When we first started homeschooling, I was full of anxiety and self-doubt, but as time passed I relaxed and started to enjoy the incredible freedoms that it had to offer. I truly treasured them and am so thankful that we were able to spend more time with our kids during their fleeting childhood years. At a time when we celebrate the freedoms that we enjoy as Americans, I also celebrate the freedoms that we as homeschoolers enjoy and need to protect.
Homeschooling allows the freedom of scheduling. Do you want to homeschool four or five days per week? How many hours a day? Morning or afternoon? Should you homeschool year ’round, or take a summer break?
Some of these questions may be answered according to the ages and needs of your children, but the schedule can also be tailored to maximize time together as a family. If dad travels a lot, schoolwork can be done while he’s away, and then time taken off while he’s at home to spend with him. If mom and dad both work, parents can take turns teaching. Vacations can be taken when public schools are in session and special attractions are less busy.
Homeschoolers aren’t tied to a particular approach. Parents are free to research the options and make the choice that best fits their family’s current needs, and make changes as those needs change.
Children have different learning styles. Even within one family, one child might learn best through listening (auditory), while another learns best through moving (kinesthetic). Some students have challenges that need to be accommodated such as dyslexia. Homeschooling can address all of these needs, and more.
Even after you find a schedule that works for you, life can have unexpected seasons such as an adoption, illness, disability, or many other reasons. No matter what it is, homeschooling can adapt.
Where public schools all use the same textbooks purchased by the state, homeschool parents can choose from hundreds of sources, write their own, or use none at all.
They can choose a curriculum with a particular worldview. They can teach their children from a structured curriculum, or allow them to pursue their own passions. They can use the same course with all students, or a different one for each.
Curriculum can further be tailored to each student by either slowing down to master a concept, or adding additional work to challenge a precocious learner.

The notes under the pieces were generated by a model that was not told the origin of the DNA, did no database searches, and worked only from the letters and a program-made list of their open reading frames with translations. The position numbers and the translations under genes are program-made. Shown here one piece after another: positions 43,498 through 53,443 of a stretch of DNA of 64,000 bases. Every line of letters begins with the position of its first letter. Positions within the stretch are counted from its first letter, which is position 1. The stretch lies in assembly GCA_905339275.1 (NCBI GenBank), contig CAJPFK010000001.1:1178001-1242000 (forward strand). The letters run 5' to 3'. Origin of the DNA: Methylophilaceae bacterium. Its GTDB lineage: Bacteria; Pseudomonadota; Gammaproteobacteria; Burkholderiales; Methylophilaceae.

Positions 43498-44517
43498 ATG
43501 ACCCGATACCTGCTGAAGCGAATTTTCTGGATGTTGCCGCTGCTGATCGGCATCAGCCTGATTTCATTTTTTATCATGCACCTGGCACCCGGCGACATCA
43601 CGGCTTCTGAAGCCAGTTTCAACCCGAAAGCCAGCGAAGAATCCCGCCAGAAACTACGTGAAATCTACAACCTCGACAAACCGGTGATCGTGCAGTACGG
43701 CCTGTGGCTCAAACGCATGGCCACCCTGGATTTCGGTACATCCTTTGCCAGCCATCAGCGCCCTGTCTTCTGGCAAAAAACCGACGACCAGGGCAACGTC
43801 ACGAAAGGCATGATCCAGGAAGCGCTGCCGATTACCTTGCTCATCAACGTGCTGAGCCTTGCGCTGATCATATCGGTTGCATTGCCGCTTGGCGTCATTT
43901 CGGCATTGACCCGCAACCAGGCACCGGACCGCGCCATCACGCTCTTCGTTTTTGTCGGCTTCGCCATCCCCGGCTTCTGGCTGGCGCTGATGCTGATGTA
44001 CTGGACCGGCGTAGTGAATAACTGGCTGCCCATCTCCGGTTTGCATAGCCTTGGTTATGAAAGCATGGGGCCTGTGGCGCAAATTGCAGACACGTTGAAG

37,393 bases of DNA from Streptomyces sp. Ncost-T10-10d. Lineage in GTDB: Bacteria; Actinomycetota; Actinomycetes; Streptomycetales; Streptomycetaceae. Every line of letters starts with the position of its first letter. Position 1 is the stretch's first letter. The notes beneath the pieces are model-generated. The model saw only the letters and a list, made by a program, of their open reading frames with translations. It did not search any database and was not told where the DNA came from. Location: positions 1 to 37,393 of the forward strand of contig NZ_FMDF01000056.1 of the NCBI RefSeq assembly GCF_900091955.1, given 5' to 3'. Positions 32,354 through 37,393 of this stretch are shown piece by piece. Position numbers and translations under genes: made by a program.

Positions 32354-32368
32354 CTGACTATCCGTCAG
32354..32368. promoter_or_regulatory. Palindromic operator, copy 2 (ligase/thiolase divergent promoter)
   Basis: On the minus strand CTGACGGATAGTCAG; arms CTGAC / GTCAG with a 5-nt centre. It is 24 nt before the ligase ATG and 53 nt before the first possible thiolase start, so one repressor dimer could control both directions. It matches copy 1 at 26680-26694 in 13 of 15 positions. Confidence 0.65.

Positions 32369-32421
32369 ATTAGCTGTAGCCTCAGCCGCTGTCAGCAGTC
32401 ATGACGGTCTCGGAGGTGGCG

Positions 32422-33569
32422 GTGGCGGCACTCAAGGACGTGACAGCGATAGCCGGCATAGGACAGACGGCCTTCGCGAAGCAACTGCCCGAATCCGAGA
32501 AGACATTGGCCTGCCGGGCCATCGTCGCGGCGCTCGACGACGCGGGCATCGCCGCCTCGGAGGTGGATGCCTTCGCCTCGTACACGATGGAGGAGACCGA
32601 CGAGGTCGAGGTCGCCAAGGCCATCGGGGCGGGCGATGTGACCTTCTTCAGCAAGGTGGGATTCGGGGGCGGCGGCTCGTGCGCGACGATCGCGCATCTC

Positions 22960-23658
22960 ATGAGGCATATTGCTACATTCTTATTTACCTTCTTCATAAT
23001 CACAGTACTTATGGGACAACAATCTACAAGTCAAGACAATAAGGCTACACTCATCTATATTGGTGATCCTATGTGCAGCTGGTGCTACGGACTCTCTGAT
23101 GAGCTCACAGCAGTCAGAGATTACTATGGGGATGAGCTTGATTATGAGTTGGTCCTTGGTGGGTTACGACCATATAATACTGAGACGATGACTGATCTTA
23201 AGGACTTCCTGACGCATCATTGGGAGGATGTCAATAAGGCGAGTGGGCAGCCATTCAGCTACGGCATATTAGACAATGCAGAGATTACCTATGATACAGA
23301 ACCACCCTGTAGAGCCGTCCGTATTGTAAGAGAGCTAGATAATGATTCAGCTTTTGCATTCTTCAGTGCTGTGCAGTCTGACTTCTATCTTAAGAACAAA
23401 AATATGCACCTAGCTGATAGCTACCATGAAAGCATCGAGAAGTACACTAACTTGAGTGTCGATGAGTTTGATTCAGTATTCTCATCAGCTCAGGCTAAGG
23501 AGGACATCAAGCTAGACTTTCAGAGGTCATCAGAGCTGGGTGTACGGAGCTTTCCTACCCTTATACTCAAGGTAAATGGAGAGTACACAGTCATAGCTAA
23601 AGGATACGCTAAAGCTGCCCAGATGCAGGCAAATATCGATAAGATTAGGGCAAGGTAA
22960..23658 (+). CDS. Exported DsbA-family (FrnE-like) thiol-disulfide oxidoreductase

You can homeschool near, you can homeschool far.
You can homeschool in a boat, you can homeschool in a car.
You can homeschool in, you can homeschool out
Homeschooling is the best without a doubt!
In the den or the dining room? Inside or out? At home or away? With homeschooling, you are no longer confined to a desk. The world is your classroom.
On a beautiful day, you can take your studies outside to enjoy the weather. You could even take them to a park or beach. Even as you do schoolwork inside, it doesn’t have to be confined to a particular place. You can read while cuddled up on the couch, or let the kids move around while you read aloud.
For a family that relocates often, homeschooling offers continuity of teacher and learning environment. Instead of continually adjusting to a different school and expectations, homeschooling can provide some consistency that children need.
Whether parents are called to be missionaries in a foreign land, or just love traveling to experience different cultures, they can homeschool on the go. The travel accentuates schoolwork by providing immersion into history, geography, cultures and languages.
Our homeschool freedoms haven’t come easily. The homeschool community is blessed to have an organization that protects and defends us, and that is Home School Legal Defense Association. I encourage homeschool families to be members of HSLDA. They monitor proposed legislation for anything that might constrain homeschooling, or even allow a foot in the door for restrictions in the future. If a member family has problems with the school district or child protection services, they can call HSLDA for advice or legal services. HSLDA also provides a lot of information on their website.
We should all do our part to protect homeschooling, not only for our own family, but for our nation as a whole.
Let Freedom Ring
Puerto Rico recently gave homeschooling the highest protection possible by designating it a fundamental right. It now has the same constitutional protection as the freedom of speech. I would love to see the United States follow suit and ensure that parents always have the right to educate their children.
As you celebrate the freedoms you enjoy as an American, don’t forget to give thanks for the ones we enjoy as homeschoolers. I hope that they will be protected, if not expanded, so that our children have the freedom to choose for their children, too. Let homeschool freedom ring!
Homeschool Heroes ~ An Interview with J. Michael Smith of HSLDA
Thinking Outside the Desk While Homeschooling
We did a lot of traveling during our homeschooling years; we also moved several times. I can’t say enough good things about not being tied to a schedule and place!
It’s nice to not have to worry about school districts. We did some traveling, too, but we wish we had done even more.
This is one of the reasons that I chose homeschooling for my boys! We will be moving in a few months and I don’t have to worry about district changes etc…. Plus, homeschooling on the go with little ones is awesome. There are so many opportunities to incorporate schooling into our days!
It makes it a little easier to choose a new home when you don’t have to worry about school districts. I loved learning through everything with my kids. It’s so much more fun.